8.  The attitude and approach of existing staff is a potential barrier to delivering the opportunities of a new approach to rural and environmental issues offered by DEFRA. It is essential that officials at all levels are conversant with its new aims and objectives and are encouraged to adopt a new and more holistic approach to solving rural problems. This will be a particular challenge given the cultural "inertia" that appeared endemic in the former MAFF and the dominance of staff, in terms of numbers and resources, focused on the agricultural sector. Our paper, DEFRA—A New Way for a New Department (see Annex) provides a range of integration mechanisms to assist the cultural change. In addition to restructuring and reviewing policies and programmes, therefore, we urge the Committee to recommend that DEFRA takes seriously the need for a cultural change within the Department. This agenda should be led by the Department's Corporate Strategy Unit with leadership from the Board and senior Ministers. In the longer term, DEFRA should seek to secure additional resources from a larger share of the EU Rural Development Regulation funds and as a result redress the current imbalance in the Department's resources to better reflect the role of farming in the modern economy of rural areas.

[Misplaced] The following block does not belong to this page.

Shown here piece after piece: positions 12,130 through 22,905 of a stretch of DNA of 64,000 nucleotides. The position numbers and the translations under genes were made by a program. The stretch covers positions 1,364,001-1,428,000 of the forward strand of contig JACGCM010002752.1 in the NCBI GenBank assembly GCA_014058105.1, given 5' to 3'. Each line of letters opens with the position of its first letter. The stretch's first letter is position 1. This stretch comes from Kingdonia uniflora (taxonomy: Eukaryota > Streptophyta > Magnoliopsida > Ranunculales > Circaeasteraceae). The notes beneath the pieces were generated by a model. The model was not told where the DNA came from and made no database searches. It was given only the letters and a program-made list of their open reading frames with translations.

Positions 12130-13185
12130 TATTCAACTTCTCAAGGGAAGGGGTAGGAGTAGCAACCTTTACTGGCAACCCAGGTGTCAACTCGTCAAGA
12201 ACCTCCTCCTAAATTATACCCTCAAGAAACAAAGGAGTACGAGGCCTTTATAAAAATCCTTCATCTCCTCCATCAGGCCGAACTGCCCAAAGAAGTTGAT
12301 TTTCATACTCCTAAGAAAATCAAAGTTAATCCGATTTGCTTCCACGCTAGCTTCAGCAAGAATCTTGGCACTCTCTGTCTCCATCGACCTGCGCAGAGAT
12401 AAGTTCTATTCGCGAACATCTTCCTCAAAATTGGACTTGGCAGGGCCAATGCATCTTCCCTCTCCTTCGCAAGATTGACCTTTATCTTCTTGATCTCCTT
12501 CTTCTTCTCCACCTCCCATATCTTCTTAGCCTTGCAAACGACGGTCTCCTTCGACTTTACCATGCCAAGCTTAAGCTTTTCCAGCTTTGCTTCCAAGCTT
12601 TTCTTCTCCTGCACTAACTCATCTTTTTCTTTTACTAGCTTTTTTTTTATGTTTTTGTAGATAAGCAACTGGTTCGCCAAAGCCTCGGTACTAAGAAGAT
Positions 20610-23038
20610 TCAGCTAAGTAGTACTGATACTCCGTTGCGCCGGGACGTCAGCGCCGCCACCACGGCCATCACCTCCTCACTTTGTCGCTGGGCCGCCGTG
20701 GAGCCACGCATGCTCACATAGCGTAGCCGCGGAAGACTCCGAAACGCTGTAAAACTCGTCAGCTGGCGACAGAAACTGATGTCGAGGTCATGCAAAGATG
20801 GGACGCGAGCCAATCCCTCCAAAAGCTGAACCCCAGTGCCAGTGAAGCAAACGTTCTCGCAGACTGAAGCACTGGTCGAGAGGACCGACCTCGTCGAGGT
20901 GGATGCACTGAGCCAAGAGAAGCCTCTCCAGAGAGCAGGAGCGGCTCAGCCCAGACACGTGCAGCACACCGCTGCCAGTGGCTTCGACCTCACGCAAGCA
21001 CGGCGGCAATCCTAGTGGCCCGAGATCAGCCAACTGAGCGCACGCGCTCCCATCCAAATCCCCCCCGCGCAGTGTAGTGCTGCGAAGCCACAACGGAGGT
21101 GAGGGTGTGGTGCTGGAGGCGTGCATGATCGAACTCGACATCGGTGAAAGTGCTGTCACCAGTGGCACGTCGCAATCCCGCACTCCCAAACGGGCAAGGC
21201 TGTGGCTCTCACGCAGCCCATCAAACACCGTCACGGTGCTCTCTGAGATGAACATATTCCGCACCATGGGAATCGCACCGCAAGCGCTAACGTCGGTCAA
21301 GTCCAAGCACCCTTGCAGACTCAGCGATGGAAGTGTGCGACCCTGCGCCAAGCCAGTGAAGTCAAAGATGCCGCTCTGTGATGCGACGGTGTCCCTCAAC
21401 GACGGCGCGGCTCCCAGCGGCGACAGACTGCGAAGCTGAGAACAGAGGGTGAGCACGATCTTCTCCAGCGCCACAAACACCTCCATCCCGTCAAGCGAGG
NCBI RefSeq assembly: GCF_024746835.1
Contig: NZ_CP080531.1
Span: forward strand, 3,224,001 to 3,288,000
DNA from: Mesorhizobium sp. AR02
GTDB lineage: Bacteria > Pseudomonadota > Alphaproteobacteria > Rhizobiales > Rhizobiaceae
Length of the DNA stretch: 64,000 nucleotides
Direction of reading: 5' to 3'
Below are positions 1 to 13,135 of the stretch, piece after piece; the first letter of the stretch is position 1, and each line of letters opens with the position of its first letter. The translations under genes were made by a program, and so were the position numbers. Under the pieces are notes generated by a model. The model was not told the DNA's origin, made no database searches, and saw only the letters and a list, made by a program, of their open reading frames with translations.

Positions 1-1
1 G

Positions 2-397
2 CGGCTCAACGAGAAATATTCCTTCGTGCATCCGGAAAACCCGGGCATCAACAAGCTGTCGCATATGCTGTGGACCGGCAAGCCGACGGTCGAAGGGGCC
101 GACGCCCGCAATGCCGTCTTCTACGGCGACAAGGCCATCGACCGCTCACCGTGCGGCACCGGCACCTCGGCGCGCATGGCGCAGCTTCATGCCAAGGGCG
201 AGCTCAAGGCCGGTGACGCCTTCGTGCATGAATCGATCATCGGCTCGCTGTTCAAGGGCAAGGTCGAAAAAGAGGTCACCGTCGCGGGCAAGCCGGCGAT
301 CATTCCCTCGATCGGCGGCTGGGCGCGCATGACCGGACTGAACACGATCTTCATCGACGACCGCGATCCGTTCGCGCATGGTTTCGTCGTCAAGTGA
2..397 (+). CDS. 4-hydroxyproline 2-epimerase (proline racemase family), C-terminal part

9.  Clearly the foot and mouth outbreak last year was a major distraction from DEFRA's early programme. Now, more than ever, there is a pressing need to secure change on the ground. The Rural White Paper provides many welcome initiatives and ideas that could help address the problems of service decline, lack of affordable housing and poor access to training and childcare facing many rural communities. The challenge to DEFRA is to translate these into tangible improvements on the ground.